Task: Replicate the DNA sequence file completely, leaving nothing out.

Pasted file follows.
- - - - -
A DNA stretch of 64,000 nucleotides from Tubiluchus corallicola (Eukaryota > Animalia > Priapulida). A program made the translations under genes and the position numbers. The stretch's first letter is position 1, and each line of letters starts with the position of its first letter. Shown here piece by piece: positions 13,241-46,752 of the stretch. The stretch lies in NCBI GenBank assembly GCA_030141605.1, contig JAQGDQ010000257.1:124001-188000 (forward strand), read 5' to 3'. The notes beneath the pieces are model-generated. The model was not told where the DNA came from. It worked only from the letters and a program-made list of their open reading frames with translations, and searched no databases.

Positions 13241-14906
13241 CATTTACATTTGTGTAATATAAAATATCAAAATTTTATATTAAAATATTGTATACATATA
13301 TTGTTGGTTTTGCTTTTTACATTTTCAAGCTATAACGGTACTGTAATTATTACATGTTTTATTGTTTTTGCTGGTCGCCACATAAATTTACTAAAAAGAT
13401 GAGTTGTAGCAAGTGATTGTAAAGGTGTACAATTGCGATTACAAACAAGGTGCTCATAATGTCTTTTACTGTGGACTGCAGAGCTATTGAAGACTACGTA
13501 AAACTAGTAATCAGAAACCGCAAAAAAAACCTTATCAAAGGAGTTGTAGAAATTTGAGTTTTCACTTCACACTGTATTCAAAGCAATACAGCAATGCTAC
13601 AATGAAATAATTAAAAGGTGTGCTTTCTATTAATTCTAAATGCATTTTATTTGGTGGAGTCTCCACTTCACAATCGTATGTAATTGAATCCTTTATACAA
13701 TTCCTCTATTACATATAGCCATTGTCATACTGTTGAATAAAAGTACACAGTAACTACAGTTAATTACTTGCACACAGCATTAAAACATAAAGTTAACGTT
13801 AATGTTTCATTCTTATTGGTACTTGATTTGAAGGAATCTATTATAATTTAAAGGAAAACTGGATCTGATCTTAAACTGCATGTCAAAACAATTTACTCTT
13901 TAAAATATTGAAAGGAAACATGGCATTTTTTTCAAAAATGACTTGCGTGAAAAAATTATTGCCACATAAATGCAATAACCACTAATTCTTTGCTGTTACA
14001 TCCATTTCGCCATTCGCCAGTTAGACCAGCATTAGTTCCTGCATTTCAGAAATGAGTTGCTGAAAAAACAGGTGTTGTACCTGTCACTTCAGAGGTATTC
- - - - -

A DNA stretch of 64,000 nucleotides from Tubiluchus corallicola (Eukaryota > Animalia > Priapulida). A program made the translations under genes and the position numbers. The stretch's first letter is position 1, and each line of letters starts with the position of its first letter. Shown here piece by piece: positions 13,241-46,752 of the stretch. The stretch lies in NCBI GenBank assembly GCA_030141605.1, contig JAQGDQ010000257.1:124001-188000 (forward strand), read 5' to 3'. The notes beneath the pieces are model-generated. The model was not told where the DNA came from. It worked only from the letters and a program-made list of their open reading frames with translations, and searched no databases.

Positions 13241-14906
13241 CATTTACATTTGTGTAATATAAAATATCAAAATTTTATATTAAAATATTGTATACATATA
13301 TTGTTGGTTTTGCTTTTTACATTTTCAAGCTATAACGGTACTGTAATTATTACATGTTTTATTGTTTTTGCTGGTCGCCACATAAATTTACTAAAAAGAT
13401 GAGTTGTAGCAAGTGATTGTAAAGGTGTACAATTGCGATTACAAACAAGGTGCTCATAATGTCTTTTACTGTGGACTGCAGAGCTATTGAAGACTACGTA
13501 AAACTAGTAATCAGAAACCGCAAAAAAAACCTTATCAAAGGAGTTGTAGAAATTTGAGTTTTCACTTCACACTGTATTCAAAGCAATACAGCAATGCTAC
13601 AATGAAATAATTAAAAGGTGTGCTTTCTATTAATTCTAAATGCATTTTATTTGGTGGAGTCTCCACTTCACAATCGTATGTAATTGAATCCTTTATACAA
13701 TTCCTCTATTACATATAGCCATTGTCATACTGTTGAATAAAAGTACACAGTAACTACAGTTAATTACTTGCACACAGCATTAAAACATAAAGTTAACGTT
13801 AATGTTTCATTCTTATTGGTACTTGATTTGAAGGAATCTATTATAATTTAAAGGAAAACTGGATCTGATCTTAAACTGCATGTCAAAACAATTTACTCTT
13901 TAAAATATTGAAAGGAAACATGGCATTTTTTTCAAAAATGACTTGCGTGAAAAAATTATTGCCACATAAATGCAATAACCACTAATTCTTTGCTGTTACA
14001 TCCATTTCGCCATTCGCCAGTTAGACCAGCATTAGTTCCTGCATTTCAGAAATGAGTTGCTGAAAAAACAGGTGTTGTACCTGTCACTTCAGAGGTATTC